This was a sweet little read, one of the better YA romances I‘ve read. Set in Paris it centers around Anna Oliphant whose parents drop her off at a boarding school in Paris. Although I didn‘t find it wholly believable that parents would do that without more motive than to widen the teenagers horizon and then scoff because the aforementioned teenager had gotten snobby because she started drinking decent coffee.

Besides Anna‘s parents reasons to send her to Paris I would have liked Perkins to put a little more stuffing into the characters. Obviously Anna and her main love interest get the most attention but there were other characters, involved in the plot or subplots of their own, which seemed a little one dimensional. For instance, the mean girl in school is apparently just mean because there is a mean girl at every school. The only thing I know about Anna‘s best friend is her name, that she likes big words and that she plays drums and considering that she is involved in the main plot I would have liked to know her and her motives a little better. Other characters are similarly plain and could be described simply; the artistic slacker, his girlfriend, the girl who enjoys soccer…


“The only French word I know is oui, which means “yes,” and only recently did I learn it’s spelled o-​u-​i and not w-​e-​e.” - Anna and the French Kiss


Anyway, Anna is in a foreign city, far away from home and doesn‘t speak the language, naturally she is freaked out. Thankfully she finds friends soon who help her break out of her shell. While I get that Anna was in a foreign city and a bit freaked out but she was remarkably uninterested in her surroundings and scared to venture out into the city on her own to explore. Having been in Anna‘s shoes I can honestly say that Paris isn‘t quite that scary nor confusing. If you‘re afraid of getting lost Anna, buy a map. Unless you‘d rather wait for some hot guy to take notice of you and show you around personally. Suit yourself.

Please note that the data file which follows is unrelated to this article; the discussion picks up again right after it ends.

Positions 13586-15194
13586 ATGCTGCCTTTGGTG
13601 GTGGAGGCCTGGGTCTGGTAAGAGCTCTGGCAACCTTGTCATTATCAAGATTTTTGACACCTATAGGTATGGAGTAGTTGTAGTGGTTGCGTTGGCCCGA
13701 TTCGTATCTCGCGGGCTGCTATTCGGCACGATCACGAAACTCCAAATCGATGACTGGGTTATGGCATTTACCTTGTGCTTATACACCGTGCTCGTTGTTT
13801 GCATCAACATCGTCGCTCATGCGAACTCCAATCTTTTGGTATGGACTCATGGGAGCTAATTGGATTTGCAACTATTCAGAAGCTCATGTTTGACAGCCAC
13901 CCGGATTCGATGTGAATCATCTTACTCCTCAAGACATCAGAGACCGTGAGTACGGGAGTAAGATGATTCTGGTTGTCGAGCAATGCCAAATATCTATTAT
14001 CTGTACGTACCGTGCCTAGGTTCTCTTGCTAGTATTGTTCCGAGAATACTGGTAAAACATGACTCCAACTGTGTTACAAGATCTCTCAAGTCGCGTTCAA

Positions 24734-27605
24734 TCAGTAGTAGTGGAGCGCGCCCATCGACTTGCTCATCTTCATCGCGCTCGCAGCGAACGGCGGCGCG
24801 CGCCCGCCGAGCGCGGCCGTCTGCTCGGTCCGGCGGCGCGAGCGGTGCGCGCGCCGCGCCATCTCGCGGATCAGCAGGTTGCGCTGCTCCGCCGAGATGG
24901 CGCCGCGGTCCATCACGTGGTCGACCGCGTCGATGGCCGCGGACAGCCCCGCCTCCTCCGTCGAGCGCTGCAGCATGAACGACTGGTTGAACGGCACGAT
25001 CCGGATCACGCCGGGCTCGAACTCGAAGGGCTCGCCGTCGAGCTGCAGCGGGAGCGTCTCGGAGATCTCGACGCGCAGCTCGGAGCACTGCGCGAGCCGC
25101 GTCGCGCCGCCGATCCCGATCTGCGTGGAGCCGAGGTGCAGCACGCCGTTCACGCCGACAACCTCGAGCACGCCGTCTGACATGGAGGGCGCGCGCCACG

“Boys turns girls into such idiots.” - Anna and the French Kiss


Naturally some love triangles ensue, this being a teen romance novel. Of course the main love interest has an English accent. Don't they all. It‘s a little more than a love triangle however, or two, and naturally results in drama. It was a little too much drama for my taste but then I backtracked and remembered what it was like being seventeen/eighteen and everything seemed like the end of the world.


“Seriously, I don't know any American girl who can resist an English accent.” - Anna and the French Kiss


The book was well written and I enjoyed it but it didn‘t really surprise me much, it was pretty predictable from beginning to end.

Daughter of Smoke and Bone (Daughter of Smoke and Bone, #1) - Laini Taylor
"Have you ever asked yourself, do monsters make war, or does war make monsters?"


Bunheads - Sophie Flack

"I'm a dancer in the corps de ballet, just one of the dozens of girls who dance in graceful unison each night. My mother thinks I'm a star, but she's biased." - Bunheads